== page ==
Wednesday, 31 March 2010
Tuesday, 30 March 2010
Thursday, 25 March 2010
Saturday, 20 March 2010
Thursday, 18 March 2010
Tuesday, 16 March 2010
The introduction highlights the problems of playing the Ruy Lopez; Black can prevent some of White's attacking potential with such things as the Berlin Defence. Therefore, IM Trent reasons, a switch to 1 e4 e5 2 Nf3 Nc6 3 Bc4 to take on the Two Knight's Defence offer a '...solution to all your woes'. Readily owning up to the fact that Black might well choose 3 ...Bc5 rather than the obliging 3 ...Nf6, there is a hint at a ChessBase DVD in the pipeline to help with that particular problem.
He goes on to analyse the variations relevant to his argument over the course of 24 illustrative games. White is strongly advised to take the bull by the horns with 4 Ng5. Mocked by Chigorin and Tarrasch, the jury is still out on whether or not this a duffer's move or the best try for an advantage.
Asrian - Minasian
Game 3 shows an incautious approach by Black: 1 e4 e5 2 Nf3 Nc6 3 Bc4 Nf6 4 Ng5 d5 5 exd5 Nxd5 when 6 d4! - with a delayed Fried Liver Attack, is shown to be even better than schoolboy favourite, 6 Nxf7.
Games 4-10 cover lines with 5 …b5 and 5 …Nd4. Tricky, but IM Trent clearly fancies White’s chances.
There is an interesting recommendation against the Fritz Variation. 5 exd5 b5 6 Bf1 Nd4 7 c3 Nxd5 and now 8 cxd4 ‘...probably the most underrated move in the whole system’ rather than the popular 8 Ne4.
Wiech - Jedynak
Games 11 - 25 examine 4 …d5 5 exd5 Na5. This is the main line and, Fried Liver aside, represents the meat of this DVD.
The early deviation 6 d3 is covered, and for Black the lesser played 6 Bb5+ Bd7 is examined.
Then it's on to the main line. After 6 …c6 7 dxc6 bxc6...
...three options are analysed: 8 Qf3, 8 Bd3, and 8 Be2.
In truth, the Two Knight's Defence is rarer in tournament chess than the presenter suggests on this DVD. Nevertheless, I think it does a good job in covering the current key lines from both sides of the board. The delivery of the presentation is very good, with a strong, clear voice and consistent eye contact. IM Trent is clearly not afraid of the camera; this is an impressive debut.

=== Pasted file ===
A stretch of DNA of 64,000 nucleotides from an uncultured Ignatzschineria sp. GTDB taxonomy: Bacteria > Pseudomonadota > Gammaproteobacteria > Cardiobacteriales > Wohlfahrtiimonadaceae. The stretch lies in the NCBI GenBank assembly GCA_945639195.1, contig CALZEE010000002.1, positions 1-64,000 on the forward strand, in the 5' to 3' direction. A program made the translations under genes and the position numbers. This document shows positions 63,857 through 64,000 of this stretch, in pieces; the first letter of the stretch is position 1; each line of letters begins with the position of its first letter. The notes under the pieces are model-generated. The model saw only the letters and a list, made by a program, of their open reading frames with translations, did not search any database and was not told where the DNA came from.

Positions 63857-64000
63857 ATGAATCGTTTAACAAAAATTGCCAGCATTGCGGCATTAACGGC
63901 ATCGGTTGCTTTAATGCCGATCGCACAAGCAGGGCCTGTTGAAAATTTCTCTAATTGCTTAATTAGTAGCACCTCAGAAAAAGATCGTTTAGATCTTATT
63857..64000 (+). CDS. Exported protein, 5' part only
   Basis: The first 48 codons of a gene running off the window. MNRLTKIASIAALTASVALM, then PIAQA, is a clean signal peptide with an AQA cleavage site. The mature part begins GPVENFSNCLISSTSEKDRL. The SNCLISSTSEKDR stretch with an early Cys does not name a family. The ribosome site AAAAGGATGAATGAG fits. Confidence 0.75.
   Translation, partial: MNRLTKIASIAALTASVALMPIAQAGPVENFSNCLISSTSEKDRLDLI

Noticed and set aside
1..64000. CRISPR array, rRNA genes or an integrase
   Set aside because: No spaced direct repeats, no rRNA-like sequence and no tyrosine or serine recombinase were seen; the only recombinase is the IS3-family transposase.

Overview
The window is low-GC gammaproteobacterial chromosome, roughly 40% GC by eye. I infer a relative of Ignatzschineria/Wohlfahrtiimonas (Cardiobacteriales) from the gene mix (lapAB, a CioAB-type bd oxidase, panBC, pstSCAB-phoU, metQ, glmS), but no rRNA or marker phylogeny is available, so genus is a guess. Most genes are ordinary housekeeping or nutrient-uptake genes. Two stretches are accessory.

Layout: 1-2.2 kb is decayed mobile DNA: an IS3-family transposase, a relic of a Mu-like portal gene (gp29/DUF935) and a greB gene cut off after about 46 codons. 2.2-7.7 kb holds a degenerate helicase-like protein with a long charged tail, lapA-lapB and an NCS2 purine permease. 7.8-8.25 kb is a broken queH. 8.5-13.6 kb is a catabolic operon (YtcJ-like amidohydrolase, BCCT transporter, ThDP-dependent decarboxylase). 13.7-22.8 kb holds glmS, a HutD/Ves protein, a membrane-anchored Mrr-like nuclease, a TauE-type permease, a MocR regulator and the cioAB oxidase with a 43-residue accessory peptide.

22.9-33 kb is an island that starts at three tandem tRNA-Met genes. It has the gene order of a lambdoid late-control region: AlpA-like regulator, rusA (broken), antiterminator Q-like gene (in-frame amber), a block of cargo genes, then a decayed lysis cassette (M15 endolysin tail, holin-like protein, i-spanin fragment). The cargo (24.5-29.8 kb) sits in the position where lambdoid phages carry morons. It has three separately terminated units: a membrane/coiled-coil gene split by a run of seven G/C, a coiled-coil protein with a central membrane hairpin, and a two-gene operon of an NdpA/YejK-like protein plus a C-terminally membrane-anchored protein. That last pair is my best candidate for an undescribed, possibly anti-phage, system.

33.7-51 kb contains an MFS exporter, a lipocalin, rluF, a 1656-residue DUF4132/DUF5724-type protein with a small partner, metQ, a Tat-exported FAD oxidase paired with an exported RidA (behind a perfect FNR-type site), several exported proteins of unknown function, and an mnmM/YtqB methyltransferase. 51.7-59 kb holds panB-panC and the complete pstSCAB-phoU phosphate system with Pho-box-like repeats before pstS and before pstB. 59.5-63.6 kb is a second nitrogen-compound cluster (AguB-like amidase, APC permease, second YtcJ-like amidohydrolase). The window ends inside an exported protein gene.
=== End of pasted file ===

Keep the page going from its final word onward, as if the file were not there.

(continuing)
By GM Nigel Davies
Black’s Queen’s Bishop
White’s pawn wedge
Super quartz grip
Destroying White’s pawn wedge
White’s pawn wedge attacking h7
White’s pawn wedge attacking h6
Black’s isolated d-pawn weakness
Black’s isolated d-pawn strength
Black’s backward e-pawn weakness
Black’s backward e-pawn strength
Black’s hanging pawn weakness
Black’s hanging pawn strength
Black’s broad pawn centre
Countering Black’s broad pawn centre
White’s doubled pawn weakness
White’s doubled pawn counterplay
White’s tripled pawns
Little centre White pressure
Little centre counterplay
There is an early cautionary tale from Tarrasch's game against Teichmann (San Sebastian 1912), showing the sort of thing Black must avoid falling into as regards his potentially passive Queen's Bishop, and then GM Davies look at various ways to initiate an early swap. One such example will appeal to those with a liking for unusual - yet positionally sound - manoeuvres.
Krogius - Karner
In this game, Black went directly for a trade of Bishops with 4 …Bd7 and 5 …Bb5.
The 'Super quartz grip' mentioned above is a particular pawn structure named by Hans Kmoch in underrated book, 'Pawn Power in Chess'. It has special relevance in the French Defence and Black is advised to take measures to avoid falling victim of the grip.
Konstantinopolksy - Lilienthal
The super quartz grip in action. White has just played 25 h5 and with the extra space and potential for a breakthrough, stands very well.
At the very end there's a 'Summary' and some basic pointers towards the creation of a low-maintenance repertoire (from Black's point of view).
This DVD presents an excellent summary of vital strategical points, with good advice for both sides on what to play for and what must be avoided.
Players who aleady use the French Defence will find much of interest here, as will those who face it on a regular basis.
Incidentally, don't be fooled by the pictures on the back of the DVD case; they have somehow migrated from the next one on our list, which is...
He starts off with little tasters of the Colle and related systems before highlighting some move-order issues which can be used to spoil the fun. For example, few Colle players will particularly enjoy seeing 1 d4 Nf6 2 Nf3 g6 or 2 …c5 appear on the board. So eventually it makes sense for the first player to take up some more testing lines.
The recommendation is still to start with 1 d4 and 2 Nf3, to cut down on some of Black's options, but to follow up with 3 c4. The defences covered are: